A top Democrat on the Federal Election Commission who has long targeted the politically-active Koch brothers bragged Tuesday that she voted against a proposed massive fine against groups some have tied to the Kochs because the "fines were too low."

Ann Ravel, the past chair of the six-member elections police, said she supported the sanctions against the groups but when it came to the $233,000 fine outside groups have dubbed as "massive," she opposed.

On Twitter, Ravel said, "Although I voted to move forward with the case, I voted against the settlements. The proposed fines were too low."

She also tweeted, "We shouldn't let operatives funneling secret money into elections see low FEC fines as merely a cost of doing business."

President Obama's former ethics czar called the FEC's move a "big victory."

Ravel has gone after the Kochs before, famously generating "horrific" death threats against the libertarian advocates.

Last Friday, the FEC released its enforcement file in three matters involving three conservative non-profit organizations, Americans for Job Security, the 60-Plus Foundation, and the American Future Fund. These groups were fined a combined total of $233,000 for their reporting violations.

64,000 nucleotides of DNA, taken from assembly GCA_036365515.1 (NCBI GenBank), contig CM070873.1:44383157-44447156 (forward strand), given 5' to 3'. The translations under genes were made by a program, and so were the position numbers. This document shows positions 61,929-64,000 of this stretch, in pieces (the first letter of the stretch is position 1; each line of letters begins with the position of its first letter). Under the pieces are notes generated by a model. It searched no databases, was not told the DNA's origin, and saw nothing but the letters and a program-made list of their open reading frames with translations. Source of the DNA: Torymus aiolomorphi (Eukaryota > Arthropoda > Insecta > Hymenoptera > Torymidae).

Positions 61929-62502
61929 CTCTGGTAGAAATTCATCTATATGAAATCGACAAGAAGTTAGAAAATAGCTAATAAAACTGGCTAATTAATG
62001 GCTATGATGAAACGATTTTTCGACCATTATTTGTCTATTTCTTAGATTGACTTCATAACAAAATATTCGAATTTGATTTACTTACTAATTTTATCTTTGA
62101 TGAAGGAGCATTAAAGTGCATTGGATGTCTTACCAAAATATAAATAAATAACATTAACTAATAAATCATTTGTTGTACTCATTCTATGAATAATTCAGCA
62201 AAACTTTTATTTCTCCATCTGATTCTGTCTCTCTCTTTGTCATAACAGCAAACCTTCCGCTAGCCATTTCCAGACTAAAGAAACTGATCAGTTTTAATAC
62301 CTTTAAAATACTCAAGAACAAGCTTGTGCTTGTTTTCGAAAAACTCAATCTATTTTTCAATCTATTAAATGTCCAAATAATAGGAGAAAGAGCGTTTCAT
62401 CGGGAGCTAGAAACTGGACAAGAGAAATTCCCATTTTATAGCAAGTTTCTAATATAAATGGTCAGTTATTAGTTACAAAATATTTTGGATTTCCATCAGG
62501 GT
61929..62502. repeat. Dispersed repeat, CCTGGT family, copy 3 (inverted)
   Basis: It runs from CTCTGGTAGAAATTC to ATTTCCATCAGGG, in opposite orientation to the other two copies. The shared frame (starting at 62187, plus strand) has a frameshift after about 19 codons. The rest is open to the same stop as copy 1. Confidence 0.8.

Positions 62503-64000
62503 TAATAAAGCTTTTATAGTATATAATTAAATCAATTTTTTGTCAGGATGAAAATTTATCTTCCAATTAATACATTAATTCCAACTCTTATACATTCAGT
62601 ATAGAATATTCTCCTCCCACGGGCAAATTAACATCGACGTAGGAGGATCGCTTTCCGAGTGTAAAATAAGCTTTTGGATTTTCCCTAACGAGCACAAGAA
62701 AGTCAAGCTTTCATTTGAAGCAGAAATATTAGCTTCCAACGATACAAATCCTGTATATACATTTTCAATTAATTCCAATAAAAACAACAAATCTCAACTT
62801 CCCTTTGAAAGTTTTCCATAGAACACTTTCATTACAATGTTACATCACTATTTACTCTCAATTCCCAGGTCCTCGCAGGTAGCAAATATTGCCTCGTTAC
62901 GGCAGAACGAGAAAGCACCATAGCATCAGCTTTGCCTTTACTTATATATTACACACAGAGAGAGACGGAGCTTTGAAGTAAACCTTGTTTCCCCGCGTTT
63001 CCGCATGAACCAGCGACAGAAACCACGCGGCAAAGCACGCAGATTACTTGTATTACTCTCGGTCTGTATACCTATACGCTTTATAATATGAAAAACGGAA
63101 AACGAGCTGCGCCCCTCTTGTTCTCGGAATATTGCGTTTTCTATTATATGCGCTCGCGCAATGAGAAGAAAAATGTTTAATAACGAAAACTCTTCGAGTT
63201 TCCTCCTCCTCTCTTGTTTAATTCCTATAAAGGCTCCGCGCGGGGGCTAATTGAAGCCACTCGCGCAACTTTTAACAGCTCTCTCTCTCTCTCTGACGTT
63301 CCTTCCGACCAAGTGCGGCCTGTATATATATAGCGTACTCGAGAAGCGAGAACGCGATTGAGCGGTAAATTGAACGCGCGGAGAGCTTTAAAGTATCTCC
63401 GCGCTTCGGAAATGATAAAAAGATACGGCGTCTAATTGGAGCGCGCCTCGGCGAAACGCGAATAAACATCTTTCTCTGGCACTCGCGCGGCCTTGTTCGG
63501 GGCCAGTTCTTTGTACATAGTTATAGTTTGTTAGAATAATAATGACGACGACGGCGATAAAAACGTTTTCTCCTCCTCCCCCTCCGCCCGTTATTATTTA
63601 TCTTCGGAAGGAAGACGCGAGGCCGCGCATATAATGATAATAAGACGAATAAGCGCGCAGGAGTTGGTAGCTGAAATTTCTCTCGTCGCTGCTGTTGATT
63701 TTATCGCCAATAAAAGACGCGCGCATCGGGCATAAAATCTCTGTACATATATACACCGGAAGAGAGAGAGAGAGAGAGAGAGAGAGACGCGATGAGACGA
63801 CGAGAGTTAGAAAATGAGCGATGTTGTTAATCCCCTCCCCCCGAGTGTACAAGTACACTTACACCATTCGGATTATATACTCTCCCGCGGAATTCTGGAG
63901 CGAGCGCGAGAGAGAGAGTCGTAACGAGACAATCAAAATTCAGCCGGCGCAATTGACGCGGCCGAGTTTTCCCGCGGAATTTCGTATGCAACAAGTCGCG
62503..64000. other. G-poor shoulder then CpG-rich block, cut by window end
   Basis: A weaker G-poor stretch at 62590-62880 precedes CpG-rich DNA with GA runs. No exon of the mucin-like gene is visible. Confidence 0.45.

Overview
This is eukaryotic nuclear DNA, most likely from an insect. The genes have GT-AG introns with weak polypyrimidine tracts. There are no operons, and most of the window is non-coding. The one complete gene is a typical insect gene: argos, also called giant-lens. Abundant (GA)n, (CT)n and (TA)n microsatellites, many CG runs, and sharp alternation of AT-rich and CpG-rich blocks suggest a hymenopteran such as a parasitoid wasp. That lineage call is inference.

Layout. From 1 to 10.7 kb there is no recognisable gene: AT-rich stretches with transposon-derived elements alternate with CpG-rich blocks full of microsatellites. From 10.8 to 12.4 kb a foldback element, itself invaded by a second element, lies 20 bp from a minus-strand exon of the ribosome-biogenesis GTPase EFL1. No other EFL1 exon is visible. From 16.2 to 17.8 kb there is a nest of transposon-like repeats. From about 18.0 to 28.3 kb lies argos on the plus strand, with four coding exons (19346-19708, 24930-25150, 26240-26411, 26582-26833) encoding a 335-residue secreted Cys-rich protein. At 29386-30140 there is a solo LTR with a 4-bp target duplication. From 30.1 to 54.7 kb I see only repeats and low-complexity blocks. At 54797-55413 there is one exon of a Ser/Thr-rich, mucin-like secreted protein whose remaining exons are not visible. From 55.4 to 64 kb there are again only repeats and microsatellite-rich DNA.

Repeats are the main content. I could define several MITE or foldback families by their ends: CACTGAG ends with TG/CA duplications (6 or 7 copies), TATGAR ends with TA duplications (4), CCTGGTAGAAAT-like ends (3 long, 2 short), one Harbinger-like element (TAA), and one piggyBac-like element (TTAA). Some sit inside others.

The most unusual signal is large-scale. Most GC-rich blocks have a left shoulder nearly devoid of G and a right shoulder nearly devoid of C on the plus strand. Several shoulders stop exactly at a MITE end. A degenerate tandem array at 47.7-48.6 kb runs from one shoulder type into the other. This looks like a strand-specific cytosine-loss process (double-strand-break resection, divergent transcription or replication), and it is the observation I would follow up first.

Despite allegations from liberal critics of the Kochs, the politically-influentional brothers and their associated groups deny any ties to the fined organizations.

The move was heralded by campaign finance reform advocates. "The FEC Just Slapped Koch Brothers Groups with a Big Fine," was the headline on the American Prospect website.

In its move, the FEC hit the groups for hiding the identities of donors to their 2010 political advertising efforts. A complaint was filed by Citizens for Responsibility and Ethics in Washington.

Paul Bedard, the Washington Examiner's "Washington Secrets" columnist, can be contacted at pbedard@washingtonexaminer.com